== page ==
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Online LINK: Social Cohesion in Social Isolation – Cultural Value

Blog post written by Robyn Dowlen (Centre for Cultural Value and Arts Health ECRN Blog Editor), Katey Warran (Arts Health ECRN Network Coordinator) and Laura Wright (International Institute for Child Rights and Development and University of Edinburgh).

This blog post builds on the Social Cohesion in Social Isolation chats that have been happening weekly since mid-March, when people started to isolate in the UK as a result of increasing Covid-19 cases. The aim of the informal discussions is to bring together academics, practitioners, arts or play managers and administrators, policy makers, and interested community members across the globe to explore what social cohesion can feel like, look like, and mean during times of isolation and distancing. On Wednesday 15 April, we invited Dr Robyn Dowlen, Postdoctoral Research Associate at the Centre for Cultural Value, to lead a discussion surrounding the changing nature of cultural engagement, and its impact on community practitioners, cultural organisations and audiences. 14 people attended, with attendees being a mix of researchers, creative producers, programme managers and community practitioners.

The discussion began with participants sharing the impacts of the lockdown on community focused practitioners and cultural organisations. While there was an overwhelming sense that community practitioners and cultural organisations were providing ‘glimmers of hope’ in the daily lives of many, practitioners themselves shared their challenges in adapting to a digital space and how the lockdown had left them feeling isolated from other practitioners. For example, one group member shared how practitioners’ sense of identity had been affected by not being able to rehearse or perform in a physical space, with some finding adapting to the digital world more challenging than others. One practitioner reflected that it can be more difficult to find a ‘collective’ or ‘assembly’ to be a part of in times of physical isolation, while another highlighted the power of collective emotion. The musicians in the group signposted to organisations such as Music Minds Matter, Incorporated Society of Musicians and the Musicians Union for support and resources.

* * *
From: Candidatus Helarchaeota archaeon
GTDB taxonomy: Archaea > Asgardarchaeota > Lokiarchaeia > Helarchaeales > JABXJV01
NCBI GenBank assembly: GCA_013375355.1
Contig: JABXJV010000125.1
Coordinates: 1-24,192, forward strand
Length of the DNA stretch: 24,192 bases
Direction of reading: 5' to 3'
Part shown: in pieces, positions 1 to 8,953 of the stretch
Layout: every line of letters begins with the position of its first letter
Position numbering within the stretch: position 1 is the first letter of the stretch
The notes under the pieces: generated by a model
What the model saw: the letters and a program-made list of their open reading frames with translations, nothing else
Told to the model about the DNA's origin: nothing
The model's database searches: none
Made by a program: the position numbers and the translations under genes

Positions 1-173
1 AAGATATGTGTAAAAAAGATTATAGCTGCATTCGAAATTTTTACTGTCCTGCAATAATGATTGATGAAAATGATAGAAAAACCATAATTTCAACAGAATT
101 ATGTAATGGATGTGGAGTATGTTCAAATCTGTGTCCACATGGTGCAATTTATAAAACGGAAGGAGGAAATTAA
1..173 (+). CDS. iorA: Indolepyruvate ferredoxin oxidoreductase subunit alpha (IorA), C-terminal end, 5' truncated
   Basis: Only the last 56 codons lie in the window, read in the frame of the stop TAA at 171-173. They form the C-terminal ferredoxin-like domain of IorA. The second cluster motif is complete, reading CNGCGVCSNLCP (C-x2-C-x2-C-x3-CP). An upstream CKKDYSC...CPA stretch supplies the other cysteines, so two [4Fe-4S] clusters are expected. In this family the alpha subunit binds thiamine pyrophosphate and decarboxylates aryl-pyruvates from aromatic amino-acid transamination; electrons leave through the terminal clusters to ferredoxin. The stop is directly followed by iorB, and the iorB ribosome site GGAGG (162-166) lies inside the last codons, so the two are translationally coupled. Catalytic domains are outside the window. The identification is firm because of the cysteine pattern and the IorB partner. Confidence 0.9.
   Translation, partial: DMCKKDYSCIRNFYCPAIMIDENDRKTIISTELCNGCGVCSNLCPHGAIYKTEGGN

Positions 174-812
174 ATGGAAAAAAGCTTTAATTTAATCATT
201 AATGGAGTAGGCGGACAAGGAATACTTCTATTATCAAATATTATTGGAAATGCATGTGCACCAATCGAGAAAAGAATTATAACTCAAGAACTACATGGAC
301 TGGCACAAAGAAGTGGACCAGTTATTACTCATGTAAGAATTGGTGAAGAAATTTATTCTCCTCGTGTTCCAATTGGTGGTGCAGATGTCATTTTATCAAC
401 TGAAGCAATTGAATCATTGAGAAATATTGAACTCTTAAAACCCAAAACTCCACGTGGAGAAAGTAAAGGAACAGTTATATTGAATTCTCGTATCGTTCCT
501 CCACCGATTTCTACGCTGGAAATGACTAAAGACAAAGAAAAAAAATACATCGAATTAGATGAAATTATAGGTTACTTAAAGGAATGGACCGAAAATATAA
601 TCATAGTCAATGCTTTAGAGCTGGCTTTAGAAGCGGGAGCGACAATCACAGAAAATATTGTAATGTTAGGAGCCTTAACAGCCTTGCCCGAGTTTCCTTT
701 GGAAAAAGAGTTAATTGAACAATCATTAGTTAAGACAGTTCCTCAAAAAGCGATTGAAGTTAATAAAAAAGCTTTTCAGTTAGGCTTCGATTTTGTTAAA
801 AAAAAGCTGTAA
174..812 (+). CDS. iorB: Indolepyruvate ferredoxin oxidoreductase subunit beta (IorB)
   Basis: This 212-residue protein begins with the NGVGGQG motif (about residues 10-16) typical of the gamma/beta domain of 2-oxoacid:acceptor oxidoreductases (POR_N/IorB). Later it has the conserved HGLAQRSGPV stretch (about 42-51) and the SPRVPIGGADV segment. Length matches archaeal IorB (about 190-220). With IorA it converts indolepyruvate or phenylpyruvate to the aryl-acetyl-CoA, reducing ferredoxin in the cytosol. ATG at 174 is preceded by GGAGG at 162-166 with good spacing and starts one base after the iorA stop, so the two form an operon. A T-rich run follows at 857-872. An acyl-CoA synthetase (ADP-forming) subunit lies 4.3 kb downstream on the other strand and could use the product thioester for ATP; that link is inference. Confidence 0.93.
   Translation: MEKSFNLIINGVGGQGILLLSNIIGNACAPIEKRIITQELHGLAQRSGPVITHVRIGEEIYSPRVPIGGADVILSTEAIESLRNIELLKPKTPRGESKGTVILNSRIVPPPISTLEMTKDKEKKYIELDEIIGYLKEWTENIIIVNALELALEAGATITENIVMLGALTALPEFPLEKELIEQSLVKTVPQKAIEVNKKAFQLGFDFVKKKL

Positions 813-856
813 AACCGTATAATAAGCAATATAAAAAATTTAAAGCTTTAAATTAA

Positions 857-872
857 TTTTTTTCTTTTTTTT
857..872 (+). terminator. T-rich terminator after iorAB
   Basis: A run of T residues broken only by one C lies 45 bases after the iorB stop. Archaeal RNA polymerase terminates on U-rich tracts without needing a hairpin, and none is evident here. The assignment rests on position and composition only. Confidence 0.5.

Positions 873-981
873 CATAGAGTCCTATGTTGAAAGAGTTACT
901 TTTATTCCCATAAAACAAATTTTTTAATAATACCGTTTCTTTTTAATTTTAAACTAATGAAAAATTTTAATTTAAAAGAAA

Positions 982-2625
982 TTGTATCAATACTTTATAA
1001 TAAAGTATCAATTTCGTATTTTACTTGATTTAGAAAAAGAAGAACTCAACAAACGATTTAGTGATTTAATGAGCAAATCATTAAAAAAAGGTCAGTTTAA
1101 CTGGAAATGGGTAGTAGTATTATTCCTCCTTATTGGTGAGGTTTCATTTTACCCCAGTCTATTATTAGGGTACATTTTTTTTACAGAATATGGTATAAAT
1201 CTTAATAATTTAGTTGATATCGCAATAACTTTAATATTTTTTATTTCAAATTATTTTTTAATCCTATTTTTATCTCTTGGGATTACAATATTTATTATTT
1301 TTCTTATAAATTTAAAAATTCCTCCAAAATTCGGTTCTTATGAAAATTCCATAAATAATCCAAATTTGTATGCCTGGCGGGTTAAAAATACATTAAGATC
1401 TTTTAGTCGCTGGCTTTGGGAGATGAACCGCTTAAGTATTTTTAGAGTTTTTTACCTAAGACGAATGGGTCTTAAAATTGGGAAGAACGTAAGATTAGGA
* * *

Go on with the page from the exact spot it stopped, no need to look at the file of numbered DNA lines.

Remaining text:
The question of how to measure ‘success’ and ‘evaluate’ arts and play programmes that have begun as a result of lockdown measures was raised. One person expressed their concern that ideas of success may take away from the ‘intrinsic’ benefits of the arts, with another member agreeing and suggesting that ‘success’ is less about outcomes, and more about the process of arts and play engagement. The question of capturing value through evaluation and research was also raised as being important to consider when it comes to rebuilding after Covid-19, and how being able to articulate cultural value will be more urgent than ever. It will be vitally important to reflect on how creative engagement provided support and contributed towards positive mental health in our communities, and how this learning can enable this work to continue to contribute to community cohesion once distancing measures begin to ease.

The final part of the discussion centred around spontaneous acts of creativity at a local level. Many members of the group discussed their experiences of finding chalk drawings when walking in their neighbourhoods. Chalk games, drawings, murals, and solidarity messages had been seen, with the rainbow motif featuring strongly again. We discussed the nature of chalk drawing and how artworks were being created using an art material that was temporary. We wondered whether this allowed people to take more creative risks and for creativity and play to spill out from inside people’s homes. The group agreed that these spontaneous acts of creativity from grassroots beginnings enhanced the sense of community cohesion, and we reflected on the possibility of these creative spaces for social cohesion in communities to endure post COVID-19.

The Social Cohesion in Social Isolation online chats are currently taking place weekly on Wednesdays 4-5pm GMT to facilitate further connection and action during COVID-19. To find out more or to sign up to attend a future session, click here.

The Centre for Cultural Value is based at the University of Leeds and is funded by the Arts and Humanities Research Council, Arts Council England and Paul Hamlyn Foundation. The focus of the Centre is understanding of the difference arts and culture make to people’s lives and society, by making research more accessible and by supporting the cultural sector to capture and evaluate the value it produces. They are currently conducting a survey into current attitudes and practices towards evaluation and research - click here to take part. Sign up to their mailing list or follow them on Twitter for updates.

If you're looking for further ideas for how to get creative at this time, why not check out the MARCH Network's Creative Isolation page, and use the hash tag #CreativeConnections to tell us about what you've been doing to keep creative.

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